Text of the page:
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Road safety competition for developing cities

Bloomberg Philanthropies announced a $125 million competition to promote road safety in developing cities and countries. (xuanhuongho /

It’s the bane of poor cities worldwide. A dearth of safe crosswalks and inadequate (or nonexistent) signage and lights that make crossing streets a risky endeavor. More than a million perish each year, and up to 50 million are severely injured, in traffic accidents.

To address the problem, Bloomberg Philanthropies announced this week that it is launching a global competition designed to reduce road fatalities in developing cities and countries.

The philanthropy says the competition will invite “low-and middle-income” cities and nations with populations over 2 million to apply for grants. Applicants will compete for $125 million to be spent on road and infrastructure improvements and measures to reduce speeds and combat drunk driving. The funds also will help increase use of motorcycle helmets, seat belts, child restraints and improve safety for pedestrians and cyclists. The money will be distributed over five years.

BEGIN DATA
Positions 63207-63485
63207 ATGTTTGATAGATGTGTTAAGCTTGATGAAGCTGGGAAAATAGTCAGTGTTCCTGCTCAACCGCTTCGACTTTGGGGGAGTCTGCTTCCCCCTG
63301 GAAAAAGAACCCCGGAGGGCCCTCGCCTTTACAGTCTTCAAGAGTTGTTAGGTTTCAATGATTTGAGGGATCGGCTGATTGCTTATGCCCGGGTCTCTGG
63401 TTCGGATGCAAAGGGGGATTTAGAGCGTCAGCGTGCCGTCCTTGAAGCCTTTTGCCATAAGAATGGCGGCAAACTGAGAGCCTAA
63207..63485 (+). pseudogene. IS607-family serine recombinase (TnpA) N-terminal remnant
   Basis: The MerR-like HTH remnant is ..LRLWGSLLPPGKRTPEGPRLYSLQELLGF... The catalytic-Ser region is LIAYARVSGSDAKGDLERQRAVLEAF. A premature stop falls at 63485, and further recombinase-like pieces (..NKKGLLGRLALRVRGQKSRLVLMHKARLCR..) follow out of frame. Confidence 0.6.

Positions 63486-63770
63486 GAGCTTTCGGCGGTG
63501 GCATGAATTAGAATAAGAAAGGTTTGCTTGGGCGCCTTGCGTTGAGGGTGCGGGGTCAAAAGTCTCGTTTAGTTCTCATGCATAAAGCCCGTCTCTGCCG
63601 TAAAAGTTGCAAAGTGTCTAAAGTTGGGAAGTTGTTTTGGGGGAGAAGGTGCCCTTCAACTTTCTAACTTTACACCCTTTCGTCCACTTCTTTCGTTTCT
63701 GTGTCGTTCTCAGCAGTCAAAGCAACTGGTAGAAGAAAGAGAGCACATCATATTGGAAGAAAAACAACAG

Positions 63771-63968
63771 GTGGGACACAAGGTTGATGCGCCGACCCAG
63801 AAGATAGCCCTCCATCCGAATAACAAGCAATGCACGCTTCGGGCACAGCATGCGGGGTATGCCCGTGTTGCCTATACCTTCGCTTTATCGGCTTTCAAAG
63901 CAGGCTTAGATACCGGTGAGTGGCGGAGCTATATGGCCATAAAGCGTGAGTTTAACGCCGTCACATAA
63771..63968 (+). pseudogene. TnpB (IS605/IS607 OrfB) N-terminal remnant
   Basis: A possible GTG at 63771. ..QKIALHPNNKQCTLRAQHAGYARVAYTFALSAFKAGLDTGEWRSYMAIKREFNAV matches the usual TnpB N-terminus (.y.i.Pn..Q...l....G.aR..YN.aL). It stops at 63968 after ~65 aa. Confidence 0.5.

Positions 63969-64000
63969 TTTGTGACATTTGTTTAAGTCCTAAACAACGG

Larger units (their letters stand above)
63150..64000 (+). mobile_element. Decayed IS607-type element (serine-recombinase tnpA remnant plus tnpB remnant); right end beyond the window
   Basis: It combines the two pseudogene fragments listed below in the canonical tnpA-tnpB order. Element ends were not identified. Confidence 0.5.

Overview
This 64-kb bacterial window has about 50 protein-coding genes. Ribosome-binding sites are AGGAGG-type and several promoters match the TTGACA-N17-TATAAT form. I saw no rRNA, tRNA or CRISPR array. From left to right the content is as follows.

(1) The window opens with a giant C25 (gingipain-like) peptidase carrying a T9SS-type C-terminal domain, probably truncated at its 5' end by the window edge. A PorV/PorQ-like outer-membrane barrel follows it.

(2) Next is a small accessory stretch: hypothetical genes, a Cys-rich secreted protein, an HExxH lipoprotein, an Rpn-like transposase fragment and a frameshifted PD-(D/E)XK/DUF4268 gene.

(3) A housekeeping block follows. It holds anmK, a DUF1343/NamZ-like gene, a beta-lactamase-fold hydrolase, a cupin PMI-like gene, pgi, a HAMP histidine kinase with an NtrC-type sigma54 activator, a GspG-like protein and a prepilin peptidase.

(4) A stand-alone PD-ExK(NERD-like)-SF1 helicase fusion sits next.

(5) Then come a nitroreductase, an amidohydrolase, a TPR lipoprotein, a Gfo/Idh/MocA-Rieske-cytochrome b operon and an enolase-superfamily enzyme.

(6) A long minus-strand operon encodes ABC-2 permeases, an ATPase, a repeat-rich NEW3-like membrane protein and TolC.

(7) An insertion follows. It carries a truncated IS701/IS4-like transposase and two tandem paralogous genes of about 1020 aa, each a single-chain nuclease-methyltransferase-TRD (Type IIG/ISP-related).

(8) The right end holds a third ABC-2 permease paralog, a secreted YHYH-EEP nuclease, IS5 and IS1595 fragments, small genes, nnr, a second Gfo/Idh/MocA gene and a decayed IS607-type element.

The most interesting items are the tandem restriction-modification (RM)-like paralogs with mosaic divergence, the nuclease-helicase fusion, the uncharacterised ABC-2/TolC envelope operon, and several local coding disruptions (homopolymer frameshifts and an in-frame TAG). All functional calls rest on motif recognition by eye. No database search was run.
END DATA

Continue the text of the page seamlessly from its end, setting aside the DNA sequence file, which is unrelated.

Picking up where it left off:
Bloomberg Philanthropies plans to work with city and national leaders on road safety legislation to accomplish many of these goals. The contest comes on the heels of the philanthropy’s announcement of the winners of the Bloomberg Mayors Challenge.

Bloomberg Philanthropies

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